How A Black Woman Funded The Year’s Best Movie About White Men

Photo: Amanda Edwards/WireImage.
Right now, Kimberly Steward is one for one. Manchester by the Sea, the first narrative feature film she's ever produced, was a Sundance standout this year, and — for any young producer in Hollywood — that's a pretty good record. For a Black woman producer, it's practically unheard of. But she saw something when she first picked up the script for Manchester that made her want to help bring it to screen, so she helped Matt Damon, Casey Affleck, and director Kenneth Lonergan make it happen. That turned out to be a fortuitous move, and the proof is in the Oscar buzz.

You can recognize a true New England movie when you see it. On screen, the region has become notorious for Boston gangsters or genius janitors, but Lonergan's film is without much in the way of theatrics. It's a movie about death that's more concerned with mundane details of what happens after the fact: Namely, after Lee Chandler's (Affleck) older brother dies, he is tasked with the guardianship of his teenage nephew, as well as with making all the arrangements for life without his brother.

There's something broken about Lee's silence and the way he shuffles around the city like a ghost. He had a happy life in the town once, but a tragedy burned it down. Now, he wants to be tender, but he's not sure how — and he's not convinced that he deserves another chance. That's first thing I noticed about Manchester when I saw it: the brutality embedded in the way men engage with one another that belies a hidden vulnerability.

Manchester by the Sea got it exactly right. We spoke with Steward about the movie's success — and how Hollywood can help support women working behind the lens.

Kenneth Lonergan, Matt Damon, and Casey Affleck all have a long history of being friends and working together. What was it like for you as a new addition to their group?
"It was awesome. That familiarity helped us. It's hard getting through a film, especially a film in Massachusetts in the middle of the winter [laughs]. We read the script in December and got on the ground in February. Those pre-standing relationships were helpful.

"I was able to establish my own individual relationships with each one of them. Matt walked alongside of us as a producing partner. Casey was our star, so I saw him everyday on set. With Kenny, we all wanted to make sure that we're doing everything we can to support him."
Photo: Roadside Attractions/Amazon Studios/Photofest.
Kenneth Lonergan had a really wounding experience with his most recent film Margaret, which was plagued by recuts and legal battles over its release. Lonergan told Variety that, as a producer, you were "never too permissive." What was working with him like for you?
"I had to get to know him quickly, but I got to know him so much through his writing. His ideas about the movie were really on the page, in the script. So from there, it was just like the blueprint to what his vision was gonna be. I understood how connected he was as a writer and director. I knew he would nail it if we were supportive. I didn't really look too much in his past experience. I know that sounds crazy. You hear things, sure. But you have to give the opportunity to establish your own relationship with them."

Manchester by the Sea
has performed so well at festivals and is getting lots of Oscar buzz. How does that feel, especially since this is an early project in your producing career?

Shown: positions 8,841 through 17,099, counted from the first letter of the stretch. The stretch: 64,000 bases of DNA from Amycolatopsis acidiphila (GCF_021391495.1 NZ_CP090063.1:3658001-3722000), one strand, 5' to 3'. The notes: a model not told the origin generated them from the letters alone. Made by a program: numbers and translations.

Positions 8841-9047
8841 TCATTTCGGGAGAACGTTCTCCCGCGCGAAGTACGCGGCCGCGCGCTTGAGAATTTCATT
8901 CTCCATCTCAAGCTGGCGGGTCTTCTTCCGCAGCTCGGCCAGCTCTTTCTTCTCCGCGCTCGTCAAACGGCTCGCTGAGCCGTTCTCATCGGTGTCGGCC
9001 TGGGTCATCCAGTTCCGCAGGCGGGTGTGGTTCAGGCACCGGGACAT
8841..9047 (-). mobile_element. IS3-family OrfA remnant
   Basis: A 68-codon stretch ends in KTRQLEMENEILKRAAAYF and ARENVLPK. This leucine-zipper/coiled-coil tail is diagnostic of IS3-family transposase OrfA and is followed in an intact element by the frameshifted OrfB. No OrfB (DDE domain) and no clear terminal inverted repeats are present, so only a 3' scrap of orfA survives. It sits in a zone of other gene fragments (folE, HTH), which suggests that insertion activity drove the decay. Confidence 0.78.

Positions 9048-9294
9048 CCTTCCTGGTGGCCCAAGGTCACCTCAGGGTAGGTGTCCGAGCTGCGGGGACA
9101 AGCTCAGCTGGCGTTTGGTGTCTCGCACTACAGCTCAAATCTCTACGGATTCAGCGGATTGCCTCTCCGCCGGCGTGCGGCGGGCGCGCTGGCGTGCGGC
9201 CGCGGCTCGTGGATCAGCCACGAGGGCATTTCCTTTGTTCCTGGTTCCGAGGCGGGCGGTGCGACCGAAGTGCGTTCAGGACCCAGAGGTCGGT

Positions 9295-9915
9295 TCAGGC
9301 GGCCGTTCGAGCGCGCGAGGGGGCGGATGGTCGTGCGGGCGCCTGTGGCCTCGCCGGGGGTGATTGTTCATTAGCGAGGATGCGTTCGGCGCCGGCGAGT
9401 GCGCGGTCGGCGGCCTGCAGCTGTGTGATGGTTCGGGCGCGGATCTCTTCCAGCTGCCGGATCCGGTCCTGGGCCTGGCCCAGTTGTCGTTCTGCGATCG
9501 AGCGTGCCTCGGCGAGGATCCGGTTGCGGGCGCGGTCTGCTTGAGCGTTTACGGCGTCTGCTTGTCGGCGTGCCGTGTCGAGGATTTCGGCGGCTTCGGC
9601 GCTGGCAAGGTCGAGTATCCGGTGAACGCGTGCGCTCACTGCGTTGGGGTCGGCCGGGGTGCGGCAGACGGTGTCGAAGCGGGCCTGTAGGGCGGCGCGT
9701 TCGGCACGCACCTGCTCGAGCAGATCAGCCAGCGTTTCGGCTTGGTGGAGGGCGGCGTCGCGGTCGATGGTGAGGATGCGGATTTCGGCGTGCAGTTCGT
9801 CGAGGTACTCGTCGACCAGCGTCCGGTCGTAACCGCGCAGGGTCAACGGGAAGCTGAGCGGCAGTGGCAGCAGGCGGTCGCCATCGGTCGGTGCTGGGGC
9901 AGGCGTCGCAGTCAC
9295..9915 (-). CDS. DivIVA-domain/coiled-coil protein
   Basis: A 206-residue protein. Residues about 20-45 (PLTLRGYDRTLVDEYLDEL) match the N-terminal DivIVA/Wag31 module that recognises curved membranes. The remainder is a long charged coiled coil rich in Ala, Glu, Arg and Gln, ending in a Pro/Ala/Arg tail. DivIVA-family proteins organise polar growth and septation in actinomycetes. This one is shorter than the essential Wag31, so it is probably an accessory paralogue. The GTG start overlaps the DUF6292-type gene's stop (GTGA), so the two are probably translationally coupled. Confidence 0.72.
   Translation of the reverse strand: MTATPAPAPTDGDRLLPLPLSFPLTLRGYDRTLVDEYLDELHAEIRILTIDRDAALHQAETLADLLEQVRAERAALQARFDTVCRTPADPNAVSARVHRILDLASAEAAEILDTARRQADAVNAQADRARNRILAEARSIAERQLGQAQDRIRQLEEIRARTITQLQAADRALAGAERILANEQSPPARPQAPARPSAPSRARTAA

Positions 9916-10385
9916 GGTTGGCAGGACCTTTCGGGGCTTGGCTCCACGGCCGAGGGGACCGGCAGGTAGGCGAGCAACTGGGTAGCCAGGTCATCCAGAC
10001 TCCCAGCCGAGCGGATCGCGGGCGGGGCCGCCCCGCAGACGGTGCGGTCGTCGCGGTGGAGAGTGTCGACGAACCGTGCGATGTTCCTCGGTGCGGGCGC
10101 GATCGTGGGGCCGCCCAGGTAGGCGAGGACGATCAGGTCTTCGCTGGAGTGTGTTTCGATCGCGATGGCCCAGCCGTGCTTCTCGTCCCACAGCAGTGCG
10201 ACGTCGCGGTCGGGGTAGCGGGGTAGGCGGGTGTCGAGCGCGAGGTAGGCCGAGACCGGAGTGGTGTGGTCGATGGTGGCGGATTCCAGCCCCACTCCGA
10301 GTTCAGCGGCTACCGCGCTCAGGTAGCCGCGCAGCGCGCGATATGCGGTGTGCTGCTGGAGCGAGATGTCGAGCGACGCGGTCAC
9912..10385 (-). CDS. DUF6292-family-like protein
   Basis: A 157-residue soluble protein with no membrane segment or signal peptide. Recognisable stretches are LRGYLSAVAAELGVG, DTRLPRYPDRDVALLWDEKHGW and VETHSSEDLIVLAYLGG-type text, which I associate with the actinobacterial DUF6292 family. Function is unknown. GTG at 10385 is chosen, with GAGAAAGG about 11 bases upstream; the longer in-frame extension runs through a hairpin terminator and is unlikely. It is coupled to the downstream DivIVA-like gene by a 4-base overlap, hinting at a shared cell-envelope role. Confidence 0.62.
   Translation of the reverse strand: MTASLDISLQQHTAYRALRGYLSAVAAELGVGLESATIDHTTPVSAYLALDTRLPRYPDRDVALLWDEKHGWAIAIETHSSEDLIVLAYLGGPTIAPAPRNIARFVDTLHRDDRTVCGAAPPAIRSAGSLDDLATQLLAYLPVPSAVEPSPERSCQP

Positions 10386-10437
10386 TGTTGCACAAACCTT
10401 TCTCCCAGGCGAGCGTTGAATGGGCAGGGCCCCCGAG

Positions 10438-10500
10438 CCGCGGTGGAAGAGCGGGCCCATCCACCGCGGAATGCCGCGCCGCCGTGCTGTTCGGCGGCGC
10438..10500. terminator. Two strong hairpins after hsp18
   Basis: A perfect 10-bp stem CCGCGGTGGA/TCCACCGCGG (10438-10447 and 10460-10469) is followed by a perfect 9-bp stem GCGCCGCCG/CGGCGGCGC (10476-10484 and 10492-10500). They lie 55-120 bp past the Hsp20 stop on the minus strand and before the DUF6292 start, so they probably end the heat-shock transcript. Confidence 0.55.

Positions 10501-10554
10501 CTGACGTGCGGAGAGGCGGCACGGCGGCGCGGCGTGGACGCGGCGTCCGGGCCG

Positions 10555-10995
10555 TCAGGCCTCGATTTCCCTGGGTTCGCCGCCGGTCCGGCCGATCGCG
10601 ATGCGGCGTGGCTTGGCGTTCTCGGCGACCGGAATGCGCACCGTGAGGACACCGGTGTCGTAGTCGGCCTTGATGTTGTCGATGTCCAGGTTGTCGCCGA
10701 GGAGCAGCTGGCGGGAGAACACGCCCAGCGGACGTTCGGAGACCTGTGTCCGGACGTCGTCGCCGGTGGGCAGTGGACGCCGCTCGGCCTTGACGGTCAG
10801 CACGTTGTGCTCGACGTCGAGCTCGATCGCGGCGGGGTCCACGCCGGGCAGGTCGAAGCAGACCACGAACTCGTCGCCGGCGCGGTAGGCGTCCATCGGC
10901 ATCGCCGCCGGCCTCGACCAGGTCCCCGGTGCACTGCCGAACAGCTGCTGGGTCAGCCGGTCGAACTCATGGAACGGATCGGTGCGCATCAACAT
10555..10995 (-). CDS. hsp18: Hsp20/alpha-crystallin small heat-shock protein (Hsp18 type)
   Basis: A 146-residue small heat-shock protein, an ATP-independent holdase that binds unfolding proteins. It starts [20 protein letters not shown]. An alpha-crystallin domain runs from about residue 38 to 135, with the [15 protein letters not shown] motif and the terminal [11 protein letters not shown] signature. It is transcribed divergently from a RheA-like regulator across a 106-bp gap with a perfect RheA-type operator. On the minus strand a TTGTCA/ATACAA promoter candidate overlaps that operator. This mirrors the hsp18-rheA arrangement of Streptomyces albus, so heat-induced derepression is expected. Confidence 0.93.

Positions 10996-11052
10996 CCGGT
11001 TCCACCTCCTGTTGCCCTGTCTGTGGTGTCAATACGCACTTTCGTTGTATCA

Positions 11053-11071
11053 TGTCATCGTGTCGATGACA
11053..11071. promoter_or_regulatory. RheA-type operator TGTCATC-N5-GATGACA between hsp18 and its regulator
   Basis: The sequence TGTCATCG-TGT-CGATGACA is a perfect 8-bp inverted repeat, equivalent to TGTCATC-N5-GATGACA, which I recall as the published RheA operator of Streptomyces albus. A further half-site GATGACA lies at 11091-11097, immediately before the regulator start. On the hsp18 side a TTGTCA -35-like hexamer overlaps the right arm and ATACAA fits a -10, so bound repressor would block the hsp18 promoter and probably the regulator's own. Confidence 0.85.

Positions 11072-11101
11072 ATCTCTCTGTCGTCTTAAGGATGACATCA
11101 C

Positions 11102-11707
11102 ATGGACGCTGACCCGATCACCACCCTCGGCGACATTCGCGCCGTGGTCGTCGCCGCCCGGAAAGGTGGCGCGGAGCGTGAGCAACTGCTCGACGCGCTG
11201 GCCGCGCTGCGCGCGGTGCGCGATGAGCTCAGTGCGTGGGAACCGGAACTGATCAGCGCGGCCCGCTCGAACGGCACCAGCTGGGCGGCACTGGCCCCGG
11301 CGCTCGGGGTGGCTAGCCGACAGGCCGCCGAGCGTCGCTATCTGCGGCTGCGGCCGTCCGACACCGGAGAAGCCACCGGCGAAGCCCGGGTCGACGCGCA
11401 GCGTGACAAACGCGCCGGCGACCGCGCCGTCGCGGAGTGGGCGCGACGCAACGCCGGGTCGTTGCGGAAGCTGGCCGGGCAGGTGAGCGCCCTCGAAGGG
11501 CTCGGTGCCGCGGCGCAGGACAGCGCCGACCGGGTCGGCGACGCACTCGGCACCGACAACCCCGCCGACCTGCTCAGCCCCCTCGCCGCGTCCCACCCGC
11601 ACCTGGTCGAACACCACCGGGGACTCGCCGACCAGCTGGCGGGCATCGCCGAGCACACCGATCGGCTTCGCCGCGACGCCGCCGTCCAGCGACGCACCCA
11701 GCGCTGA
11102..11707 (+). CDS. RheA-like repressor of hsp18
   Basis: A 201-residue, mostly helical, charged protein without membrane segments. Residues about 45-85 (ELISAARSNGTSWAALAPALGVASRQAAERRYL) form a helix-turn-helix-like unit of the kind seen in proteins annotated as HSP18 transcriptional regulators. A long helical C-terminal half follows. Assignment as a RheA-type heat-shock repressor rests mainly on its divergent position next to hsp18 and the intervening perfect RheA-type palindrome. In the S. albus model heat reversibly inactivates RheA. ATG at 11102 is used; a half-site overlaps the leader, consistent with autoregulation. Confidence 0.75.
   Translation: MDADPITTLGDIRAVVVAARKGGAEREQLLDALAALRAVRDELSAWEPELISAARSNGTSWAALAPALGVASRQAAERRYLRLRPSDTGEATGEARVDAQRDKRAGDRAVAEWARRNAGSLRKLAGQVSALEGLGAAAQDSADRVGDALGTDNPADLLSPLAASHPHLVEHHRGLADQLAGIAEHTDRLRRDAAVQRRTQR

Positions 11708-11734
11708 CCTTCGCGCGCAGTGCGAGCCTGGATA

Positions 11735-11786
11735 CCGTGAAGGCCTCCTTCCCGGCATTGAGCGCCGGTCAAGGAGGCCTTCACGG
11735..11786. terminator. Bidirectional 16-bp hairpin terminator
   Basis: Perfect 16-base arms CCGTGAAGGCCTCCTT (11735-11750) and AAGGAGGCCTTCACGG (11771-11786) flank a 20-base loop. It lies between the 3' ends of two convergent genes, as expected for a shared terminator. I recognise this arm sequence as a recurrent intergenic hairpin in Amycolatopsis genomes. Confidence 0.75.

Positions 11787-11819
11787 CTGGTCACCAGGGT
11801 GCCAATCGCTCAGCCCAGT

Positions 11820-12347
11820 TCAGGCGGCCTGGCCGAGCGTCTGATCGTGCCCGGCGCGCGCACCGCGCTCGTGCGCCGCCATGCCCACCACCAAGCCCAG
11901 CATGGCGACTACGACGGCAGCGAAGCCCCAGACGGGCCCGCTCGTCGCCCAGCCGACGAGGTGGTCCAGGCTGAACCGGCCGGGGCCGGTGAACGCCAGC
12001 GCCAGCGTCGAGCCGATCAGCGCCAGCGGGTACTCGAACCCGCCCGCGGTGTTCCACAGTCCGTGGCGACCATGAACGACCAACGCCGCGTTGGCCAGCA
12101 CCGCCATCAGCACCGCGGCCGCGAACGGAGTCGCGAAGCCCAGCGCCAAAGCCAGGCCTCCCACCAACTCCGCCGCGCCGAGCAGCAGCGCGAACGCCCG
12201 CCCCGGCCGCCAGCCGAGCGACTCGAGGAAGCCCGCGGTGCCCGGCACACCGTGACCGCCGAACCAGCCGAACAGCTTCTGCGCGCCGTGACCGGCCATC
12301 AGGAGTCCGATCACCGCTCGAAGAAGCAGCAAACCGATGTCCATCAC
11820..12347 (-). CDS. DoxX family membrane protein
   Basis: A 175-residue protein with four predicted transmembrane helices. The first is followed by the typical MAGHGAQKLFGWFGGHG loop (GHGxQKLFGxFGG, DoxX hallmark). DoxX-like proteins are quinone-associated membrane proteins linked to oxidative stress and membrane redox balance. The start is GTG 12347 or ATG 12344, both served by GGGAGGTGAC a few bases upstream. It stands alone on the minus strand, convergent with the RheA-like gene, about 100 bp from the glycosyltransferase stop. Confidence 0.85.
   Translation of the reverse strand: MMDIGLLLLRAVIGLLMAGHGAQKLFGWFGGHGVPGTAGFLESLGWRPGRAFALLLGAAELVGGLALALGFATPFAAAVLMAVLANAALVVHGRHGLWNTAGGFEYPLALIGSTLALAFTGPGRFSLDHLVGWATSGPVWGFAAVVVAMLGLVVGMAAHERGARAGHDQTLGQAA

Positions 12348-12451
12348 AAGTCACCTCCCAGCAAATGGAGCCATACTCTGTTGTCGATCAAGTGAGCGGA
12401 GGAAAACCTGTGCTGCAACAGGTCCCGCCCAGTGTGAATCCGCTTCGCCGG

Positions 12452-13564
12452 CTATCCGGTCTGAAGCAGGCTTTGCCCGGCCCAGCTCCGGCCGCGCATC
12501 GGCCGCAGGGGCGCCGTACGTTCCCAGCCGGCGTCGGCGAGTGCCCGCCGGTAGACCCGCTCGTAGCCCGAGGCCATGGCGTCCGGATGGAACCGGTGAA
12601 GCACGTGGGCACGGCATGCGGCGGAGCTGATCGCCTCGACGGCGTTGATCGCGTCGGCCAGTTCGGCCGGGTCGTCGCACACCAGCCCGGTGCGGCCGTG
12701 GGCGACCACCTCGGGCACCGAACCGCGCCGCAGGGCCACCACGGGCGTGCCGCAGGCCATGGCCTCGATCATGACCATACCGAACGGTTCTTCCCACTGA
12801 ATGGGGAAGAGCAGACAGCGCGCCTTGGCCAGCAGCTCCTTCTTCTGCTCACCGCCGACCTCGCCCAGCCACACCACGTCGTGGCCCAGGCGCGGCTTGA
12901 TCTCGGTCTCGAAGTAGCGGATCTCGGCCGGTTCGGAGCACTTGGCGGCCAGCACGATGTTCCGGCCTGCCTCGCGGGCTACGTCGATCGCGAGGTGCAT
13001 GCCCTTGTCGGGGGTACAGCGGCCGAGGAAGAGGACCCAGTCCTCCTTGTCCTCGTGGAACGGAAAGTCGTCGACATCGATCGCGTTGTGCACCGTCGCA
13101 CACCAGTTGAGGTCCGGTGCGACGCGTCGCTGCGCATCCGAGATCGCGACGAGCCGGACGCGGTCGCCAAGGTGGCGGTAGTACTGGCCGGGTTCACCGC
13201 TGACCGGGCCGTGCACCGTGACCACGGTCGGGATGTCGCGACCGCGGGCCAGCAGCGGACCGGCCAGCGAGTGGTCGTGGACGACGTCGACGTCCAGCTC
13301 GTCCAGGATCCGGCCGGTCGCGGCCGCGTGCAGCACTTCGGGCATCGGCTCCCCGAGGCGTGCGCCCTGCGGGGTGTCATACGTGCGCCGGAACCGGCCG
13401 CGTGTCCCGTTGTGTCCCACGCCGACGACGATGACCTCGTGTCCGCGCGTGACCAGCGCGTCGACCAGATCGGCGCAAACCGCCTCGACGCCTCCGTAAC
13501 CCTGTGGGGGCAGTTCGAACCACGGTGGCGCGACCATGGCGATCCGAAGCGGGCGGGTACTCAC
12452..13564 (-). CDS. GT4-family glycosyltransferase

"I'm thrilled. I can't ask for anything else right now, but it would be amazing for Michelle [Williams] and Kenny and Casey. They're all so deserving."

What's your personal connection to the material, particularly as a Black woman producing a portrait about this very white, masculine small town?
"It all started with just loving the project. Manchester is really representative of the town and the people who live in that area, but these ideas about loss and family are everywhere. With that, I think it's important to be able to see diversity in front of the camera, but also behind it. On this particular project, I'm representative of that."

Where do you think Hollywood can improve with putting more women in powerful positions behind the camera?
"It's all about opportunity. I'm running a mini studio, if you will, but I don't have distribution. The distributors have to get involved and partner with smaller studios who give opportunities to talented directors and DPs and writers. It's key to create partnerships between distributors and studios and talent. That's something that is really important to learn."
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Photo: Roadside Attractions/Amazon Studios/Photofest.
Before you started producing, you worked in fashion and event planning. How did those experiences help you as a producer?
"When you're really running through a production, it requires all those various jobs that I've been involved in. It becomes easier to be able to communicate with people and see how you can support them. I'm not saying that I'm Scott Rudin yet, but it definitely has helped. From working on set design, I already have an idea of how to support the camera team and everyone else, because ultimately we're all there because we believe in the director's vision."

Where do you think your company, K Period, fits into the indie film industry? What's your greatest ambition for the company?
"My goal is to back auteurs. We're interested in running with films that a lot of studios haven't jumped on. Newer models like Manchester's Amazon deal are exciting — these streaming services have a lot of bandwidth for creatives. Together, we can really diversify what we're going to see in the future."
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